He sent us away with a loaf of bread, and when we got back home we each tore pieces from it and ate it before falling asleep. It was delicious. He bakes all of the bread that we eat here, but it’s something else when you are there as he does it.

We are all having a great time here and we feel very lucky. Not everyone gets to do something like this. I already feel like I have come a long way and it’s only been the first two weeks. If you really want to, set your alarm to 5:45 in the morning tomorrow. That is when I will be waking up, and when I begin my new chore as Cook with Josia for the next several days. You can fall back asleep. Maybe you’ll dream of what I’ve shared with you.

Ps. Mom and Dad, any idea where my ski pants are?

Work from Pushups and Poetry

One spot
Maybe lush, plentiful moss
Or rather hard, desolate concrete
Both are somewhere

But where?
Can it be described?
In one word, or many
Can a picture suffice?
I think not
Words can help
Images spark memories
But there are more senses than that
To really know a place, you must
feel it, taste it, smell it
Breathe in its life blood
Wallow in its imperfections kiss it for its beauty
Be there not only when the blossoms bloom, the ice shines clear
But all times
Know it after being washed out by rain,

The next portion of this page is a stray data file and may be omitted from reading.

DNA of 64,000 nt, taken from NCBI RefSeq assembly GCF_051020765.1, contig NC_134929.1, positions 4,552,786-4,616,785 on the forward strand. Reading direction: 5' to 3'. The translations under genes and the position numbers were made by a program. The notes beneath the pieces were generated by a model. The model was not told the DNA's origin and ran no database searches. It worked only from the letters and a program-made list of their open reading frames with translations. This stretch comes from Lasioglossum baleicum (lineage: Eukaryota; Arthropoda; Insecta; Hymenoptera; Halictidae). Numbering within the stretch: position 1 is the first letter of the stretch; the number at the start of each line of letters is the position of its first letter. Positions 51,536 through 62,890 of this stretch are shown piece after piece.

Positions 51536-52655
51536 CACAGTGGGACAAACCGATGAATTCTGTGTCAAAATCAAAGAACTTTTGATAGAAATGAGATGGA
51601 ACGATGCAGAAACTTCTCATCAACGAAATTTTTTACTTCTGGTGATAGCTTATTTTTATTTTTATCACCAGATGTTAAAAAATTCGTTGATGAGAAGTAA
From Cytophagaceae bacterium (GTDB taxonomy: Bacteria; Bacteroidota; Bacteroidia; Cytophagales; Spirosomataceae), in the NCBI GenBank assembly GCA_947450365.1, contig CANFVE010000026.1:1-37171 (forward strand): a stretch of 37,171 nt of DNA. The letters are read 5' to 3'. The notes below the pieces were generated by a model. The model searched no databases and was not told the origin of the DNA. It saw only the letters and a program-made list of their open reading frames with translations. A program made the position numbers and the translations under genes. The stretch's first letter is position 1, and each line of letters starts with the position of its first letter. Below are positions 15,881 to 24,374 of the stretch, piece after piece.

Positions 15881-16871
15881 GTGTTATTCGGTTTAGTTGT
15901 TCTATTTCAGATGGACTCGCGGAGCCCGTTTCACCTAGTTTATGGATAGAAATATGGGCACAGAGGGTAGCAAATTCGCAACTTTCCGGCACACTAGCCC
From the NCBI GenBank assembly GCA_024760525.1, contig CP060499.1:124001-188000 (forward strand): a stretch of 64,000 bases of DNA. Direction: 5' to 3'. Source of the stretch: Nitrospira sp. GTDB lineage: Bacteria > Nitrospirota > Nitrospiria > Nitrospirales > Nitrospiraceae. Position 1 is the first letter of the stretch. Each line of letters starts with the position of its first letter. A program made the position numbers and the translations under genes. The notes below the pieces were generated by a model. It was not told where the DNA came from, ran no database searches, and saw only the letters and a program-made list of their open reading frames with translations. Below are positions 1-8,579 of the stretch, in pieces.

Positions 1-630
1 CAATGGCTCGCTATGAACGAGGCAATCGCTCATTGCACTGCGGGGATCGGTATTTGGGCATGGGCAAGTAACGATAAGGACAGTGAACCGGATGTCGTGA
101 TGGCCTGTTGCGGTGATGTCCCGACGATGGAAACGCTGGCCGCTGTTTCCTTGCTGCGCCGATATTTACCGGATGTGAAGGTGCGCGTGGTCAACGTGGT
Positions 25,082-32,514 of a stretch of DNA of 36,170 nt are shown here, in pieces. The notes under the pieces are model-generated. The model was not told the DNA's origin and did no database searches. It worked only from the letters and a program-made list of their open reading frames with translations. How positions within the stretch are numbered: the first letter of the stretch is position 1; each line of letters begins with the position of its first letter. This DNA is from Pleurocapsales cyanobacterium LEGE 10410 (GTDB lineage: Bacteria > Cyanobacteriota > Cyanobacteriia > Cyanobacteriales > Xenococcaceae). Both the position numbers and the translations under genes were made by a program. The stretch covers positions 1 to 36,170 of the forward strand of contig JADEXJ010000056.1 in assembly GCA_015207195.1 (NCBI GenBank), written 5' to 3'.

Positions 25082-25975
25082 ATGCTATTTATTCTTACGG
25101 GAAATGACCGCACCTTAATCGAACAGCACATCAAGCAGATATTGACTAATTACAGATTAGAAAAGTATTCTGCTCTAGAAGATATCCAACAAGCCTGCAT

Everything is somewhere
It knows its righteous place
It is there, under sky,
Over the Earth’s core
Between its neighbors
Who it knows squabble every spring
Over the most nutritious soil.
When you get somewhere new,
Its an opportunity to meet a steadfast friend
All you see is the surface
But we all know
The best things are beneath,
Things you must work
To get to know


When sitting at a sewing machine, close to finishing my second bag of the day,  I started to become more and more frustrated with the tangled thread.  Somewhere in the machine, there was one miniscule piece that was perhaps wound too tight or too loosely.  This one small thing made the whole mechanical wonder into a nonfunctional piece of annoyance. As I became more and more frustrated, I realized I was becoming a small piece of our group that was malfunctioning and that if I didn’t loosten up a little bit I would cause everyone else to stop working.  Without anyone using a wrench or a screwdriver on me, I fixed up my issue and continued working with the “infernal” machine.